Book Broker: an interview with Laura Strachan

Interview with literary agent Laura Strachan, query letter advice and manuscript wish list suggestions from

Agent: Laura Strachan


Preferred genres: literary fiction and narrative nonfiction.

Bio: Laura Strachan is the founder and principal agent of the Strachan Literary Agency, established in 1998 and based out of Annapolis, MD. She focuses on representing literary fiction and narrative nonfiction.

1) What stands out in a good submission?

For fiction, a manuscript that is polished and as error-free as possible. Standard formatting (Times New Roman, 12 pt., double spaced). The narrative grabs the reader from the first sentence without a lot of backstory.

For nonfiction, proposals that hit all the required elements: overview, author bio, market, marketing, chapter summaries, sample chapters. Again, polished and as error free as possible. A premise that interesting; a different angle on a subject.

2) What's a typical warning sign that a manuscript isn't ready for representation?

Lots of typos, repetitive words or phrases. Signs that the manuscript hasn’t gone through enough review and editing.

3) What's at the top of your manuscript wish list right now?

I’m always looking for anything that's interesting and beautifully written. I’m particularly looking for narrative nonfiction that examines one subject or topic that I don’t know anything about.

4) How do you define narrative voice? And how does it impact your experience of a manuscript?

I guess narrative voice is how the narrative comes across, from what perspective. It needs to feel authentic for the characteristics of the narrator or the narrative doesn’t work.

5) People often say that "agents hate prologues." Is that true for you? What is the most common reason that a prologue falls flat?

I don’t know that I “hate” them, but I do think that prologues tend to be a misdirection to the reader. If that material is important, I think it’s better done as a flashback in a place in the narrative that makes sense.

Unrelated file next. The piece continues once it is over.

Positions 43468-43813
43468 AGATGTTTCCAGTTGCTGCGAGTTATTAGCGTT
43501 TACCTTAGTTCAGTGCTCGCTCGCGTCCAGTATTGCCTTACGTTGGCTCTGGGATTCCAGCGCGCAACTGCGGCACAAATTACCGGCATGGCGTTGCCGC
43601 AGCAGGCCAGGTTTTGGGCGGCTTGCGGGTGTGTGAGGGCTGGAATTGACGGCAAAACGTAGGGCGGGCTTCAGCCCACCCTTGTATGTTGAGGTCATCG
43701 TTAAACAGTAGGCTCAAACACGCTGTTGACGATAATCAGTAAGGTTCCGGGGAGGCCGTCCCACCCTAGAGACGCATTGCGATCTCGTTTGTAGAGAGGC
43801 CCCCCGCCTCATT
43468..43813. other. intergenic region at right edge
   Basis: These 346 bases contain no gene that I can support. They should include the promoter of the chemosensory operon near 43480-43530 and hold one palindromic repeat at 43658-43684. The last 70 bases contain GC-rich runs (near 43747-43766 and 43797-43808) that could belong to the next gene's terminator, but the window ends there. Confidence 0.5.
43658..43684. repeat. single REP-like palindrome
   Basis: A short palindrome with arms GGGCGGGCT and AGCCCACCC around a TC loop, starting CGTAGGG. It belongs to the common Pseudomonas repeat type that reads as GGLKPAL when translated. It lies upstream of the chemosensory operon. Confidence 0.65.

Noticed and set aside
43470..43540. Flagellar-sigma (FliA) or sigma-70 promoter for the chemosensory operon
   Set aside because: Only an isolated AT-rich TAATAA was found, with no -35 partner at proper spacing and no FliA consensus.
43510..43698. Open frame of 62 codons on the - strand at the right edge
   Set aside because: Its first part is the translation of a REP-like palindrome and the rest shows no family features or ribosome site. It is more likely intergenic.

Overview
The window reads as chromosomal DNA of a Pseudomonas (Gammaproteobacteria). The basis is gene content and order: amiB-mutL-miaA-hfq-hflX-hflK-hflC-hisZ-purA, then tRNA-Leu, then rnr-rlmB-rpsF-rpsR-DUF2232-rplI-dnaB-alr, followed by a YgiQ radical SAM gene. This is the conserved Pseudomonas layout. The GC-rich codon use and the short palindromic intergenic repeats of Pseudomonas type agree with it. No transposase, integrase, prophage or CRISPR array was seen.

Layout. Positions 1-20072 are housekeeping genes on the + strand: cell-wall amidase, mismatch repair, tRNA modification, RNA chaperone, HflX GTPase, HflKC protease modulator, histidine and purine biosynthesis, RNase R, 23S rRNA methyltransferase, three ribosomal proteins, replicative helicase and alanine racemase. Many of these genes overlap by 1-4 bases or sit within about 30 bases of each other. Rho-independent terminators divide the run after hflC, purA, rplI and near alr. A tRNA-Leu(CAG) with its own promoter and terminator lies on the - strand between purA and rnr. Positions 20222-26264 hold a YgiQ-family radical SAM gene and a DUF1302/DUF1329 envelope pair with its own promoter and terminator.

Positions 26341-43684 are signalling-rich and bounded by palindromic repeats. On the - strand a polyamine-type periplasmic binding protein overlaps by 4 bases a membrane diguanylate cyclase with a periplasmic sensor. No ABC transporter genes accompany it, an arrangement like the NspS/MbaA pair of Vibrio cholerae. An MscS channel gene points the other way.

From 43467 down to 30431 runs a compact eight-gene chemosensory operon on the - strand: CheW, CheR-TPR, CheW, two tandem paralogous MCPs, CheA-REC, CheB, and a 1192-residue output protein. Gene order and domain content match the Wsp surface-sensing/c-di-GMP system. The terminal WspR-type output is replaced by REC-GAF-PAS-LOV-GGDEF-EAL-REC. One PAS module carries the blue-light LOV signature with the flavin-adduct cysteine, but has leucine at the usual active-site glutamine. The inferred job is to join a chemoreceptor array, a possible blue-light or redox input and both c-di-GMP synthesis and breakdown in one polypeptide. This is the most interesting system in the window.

6) If you could change one thing about the publishing industry, what would it be and why?

Massive advances, especially for established writers (or celebrities) who don’t need them. I have no problem with authors earning whatever they earn. If you sell enough books to earn millions in royalties, then, by all means, you are entitled to that money. But very often those books do not earn out, and I believe that money would be better spent on giving new or midlist authors reasonable advances AND investing more in promoting those books.

7) How has technology changed your approach to agenting?

It’s certainly made it easier. When I started agenting, submissions were still paper, which meant that manuscripts had to be photocopied and mailed, which was expensive and wasteful. Now it’s just an attachment to an email.

8) What red flags in a query letter are enough to cause you to pass on a project without looking at the writer's sample pages? 

Authors who claim to have written a bestseller, who threaten that I’ll be “missing out” if I don’t take on the book, authors who don’t follow normal query protocol (hook, description, author bio) but rather ramble on for paragraphs about their lives. Authors who send mass queries.

9) What's the best (non-client) book you've read recently, and how did it hook you?

I’ve read a lot of things recently that I liked, although not necessarily anything that I loved. I did very much like JULIA by Sandra Newman. It’s very clever retelling of the classic 1984 from the point of view of the Julia character.

Chris Bernard’s second novel, ORDINARY BEAR—represented by Strachan Literary

10) Can you tell us about an exciting author you're working with at the moment?

Chris Bernard’s second novel, ORDINARY BEAR comes out April 4. About a man who experiences a tragedy and then fights to save the life of a child and redeem himself. It’s full of fabulous characters—and a lot of heart.


Interview with literary agent Laura Strachan

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